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Columbia removes three deans from power for ‘very troubling’ antisemitic text messages | CNN Business



Columbia removes three deans from power for ‘very troubling’ antisemitic text messages | CNN Business


Columbia University announced Monday it has permanently removed three deans from their posts after finding they engaged in “very troubling” text messages that touched on antisemitic tropes.

In a letter, Columbia President Minouche Shafik committed to holding those officials responsible for the “disturbing” incident, which occurred during a May 31 panel discussion about Jewish life at an alumni event.

“The incident revealed behavior and sentiments that were not only unprofessional, but also, disturbingly touched on ancient antisemitic tropes,” Shafik said in the Monday statement.
“Whether intended as such or not, these sentiments are unacceptable and deeply upsetting, conveying a lack of seriousness about the concerns and the experiences of members of our Jewish community that is antithetical to our University’s values and the standards we must uphold in our community.”

Columbia leaders have been under fire for months to show they are taking action to combat antisemitism on campus and protect Jewish students and staff.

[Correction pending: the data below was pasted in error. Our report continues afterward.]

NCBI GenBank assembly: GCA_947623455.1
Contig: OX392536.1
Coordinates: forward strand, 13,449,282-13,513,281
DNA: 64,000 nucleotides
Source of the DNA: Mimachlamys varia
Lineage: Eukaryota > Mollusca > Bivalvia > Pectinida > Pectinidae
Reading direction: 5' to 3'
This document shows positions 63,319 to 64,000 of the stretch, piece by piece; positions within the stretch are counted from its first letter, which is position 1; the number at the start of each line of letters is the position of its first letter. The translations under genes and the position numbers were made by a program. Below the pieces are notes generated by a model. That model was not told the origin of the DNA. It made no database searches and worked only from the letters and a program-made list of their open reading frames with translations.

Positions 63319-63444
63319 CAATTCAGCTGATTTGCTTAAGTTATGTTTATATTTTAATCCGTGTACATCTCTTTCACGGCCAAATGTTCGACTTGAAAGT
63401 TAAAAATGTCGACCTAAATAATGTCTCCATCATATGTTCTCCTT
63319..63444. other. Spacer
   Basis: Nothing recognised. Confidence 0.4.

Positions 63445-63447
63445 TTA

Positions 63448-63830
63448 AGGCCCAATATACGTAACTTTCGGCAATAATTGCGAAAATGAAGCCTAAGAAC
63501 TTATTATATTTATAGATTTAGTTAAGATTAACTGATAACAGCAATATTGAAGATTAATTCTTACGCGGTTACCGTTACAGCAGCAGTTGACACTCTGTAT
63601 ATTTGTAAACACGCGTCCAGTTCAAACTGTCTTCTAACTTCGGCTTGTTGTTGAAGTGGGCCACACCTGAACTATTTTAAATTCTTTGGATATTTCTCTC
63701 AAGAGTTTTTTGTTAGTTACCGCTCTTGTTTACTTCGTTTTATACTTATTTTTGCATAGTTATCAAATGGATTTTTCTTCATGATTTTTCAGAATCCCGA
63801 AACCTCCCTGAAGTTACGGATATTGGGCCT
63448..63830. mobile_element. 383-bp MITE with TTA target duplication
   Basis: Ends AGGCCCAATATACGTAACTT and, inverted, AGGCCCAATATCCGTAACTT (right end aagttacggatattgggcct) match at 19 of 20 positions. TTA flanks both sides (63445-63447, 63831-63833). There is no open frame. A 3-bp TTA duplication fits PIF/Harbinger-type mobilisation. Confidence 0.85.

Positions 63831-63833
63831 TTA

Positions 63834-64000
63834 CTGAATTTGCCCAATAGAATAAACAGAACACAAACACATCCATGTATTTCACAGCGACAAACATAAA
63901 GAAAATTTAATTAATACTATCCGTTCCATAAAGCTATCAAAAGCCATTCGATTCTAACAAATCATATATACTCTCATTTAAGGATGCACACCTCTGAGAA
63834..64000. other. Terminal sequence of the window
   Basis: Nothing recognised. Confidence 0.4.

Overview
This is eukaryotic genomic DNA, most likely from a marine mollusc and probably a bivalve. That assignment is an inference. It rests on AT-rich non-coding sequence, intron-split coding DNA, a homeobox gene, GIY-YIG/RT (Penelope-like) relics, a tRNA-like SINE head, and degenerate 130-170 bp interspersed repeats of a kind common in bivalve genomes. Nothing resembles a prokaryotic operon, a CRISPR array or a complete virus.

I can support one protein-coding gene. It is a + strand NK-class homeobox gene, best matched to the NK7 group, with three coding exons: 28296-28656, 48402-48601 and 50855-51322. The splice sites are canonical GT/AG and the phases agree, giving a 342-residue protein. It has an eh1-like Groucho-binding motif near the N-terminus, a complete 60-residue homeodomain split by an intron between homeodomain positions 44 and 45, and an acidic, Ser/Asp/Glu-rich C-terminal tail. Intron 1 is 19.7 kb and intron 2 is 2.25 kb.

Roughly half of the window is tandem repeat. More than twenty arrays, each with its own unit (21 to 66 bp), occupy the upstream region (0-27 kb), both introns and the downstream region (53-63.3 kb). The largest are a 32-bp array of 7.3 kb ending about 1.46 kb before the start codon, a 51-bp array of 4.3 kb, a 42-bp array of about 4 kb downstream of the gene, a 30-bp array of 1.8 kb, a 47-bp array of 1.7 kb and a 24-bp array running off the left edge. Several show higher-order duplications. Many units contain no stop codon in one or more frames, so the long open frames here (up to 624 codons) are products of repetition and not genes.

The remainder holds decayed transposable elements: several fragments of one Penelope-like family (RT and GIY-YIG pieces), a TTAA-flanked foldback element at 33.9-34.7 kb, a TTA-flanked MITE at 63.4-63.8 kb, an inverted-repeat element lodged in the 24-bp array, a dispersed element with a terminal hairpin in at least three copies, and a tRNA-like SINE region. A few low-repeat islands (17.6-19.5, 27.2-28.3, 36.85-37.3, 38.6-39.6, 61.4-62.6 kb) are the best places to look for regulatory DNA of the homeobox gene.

Angela Olinto, Columbia’s provost, said she shares Shafik’s “dismay” and announced the three staff members involved “have been permanently removed from their positions” and will “remain on leave at this time.”

“Their conduct was wrong and contrary to the mission and values of our institution,” Olinto said. “It revealed, at best, an ignorance of the history of antisemitism.”

A Columbia spokesperson told CNN that all three officials are still employed by the university.

CNN reached out to the three officials for comment.

However, Columbia signaled that a fourth official involved in the text messages, Josef Sorett, the dean of Columbia College, is staying in power after apologizing and taking responsibility.

On Monday Sorett sent a message to Columbia College students apologizing for his actions.

“I am deeply sorry that this happened in a community that I lead and , (sic) that I was part of any of the exchanges, and I pledge to spearhead the change we need to ensure this never happens again,” the message, which was also posted online, read.

Last week, Rep. Virginia Foxx, the Republican chairwoman of the House Education and the Workforce Committee, demanded Columbia hold the three officials accountable and revealed images of the group text exchange.

“Jewish students deserve better than to have harassment and threats against them dismissed as ‘privilege,’ and Jewish faculty members deserve better than to be mocked by their colleagues,” Foxx said in the statement last week.

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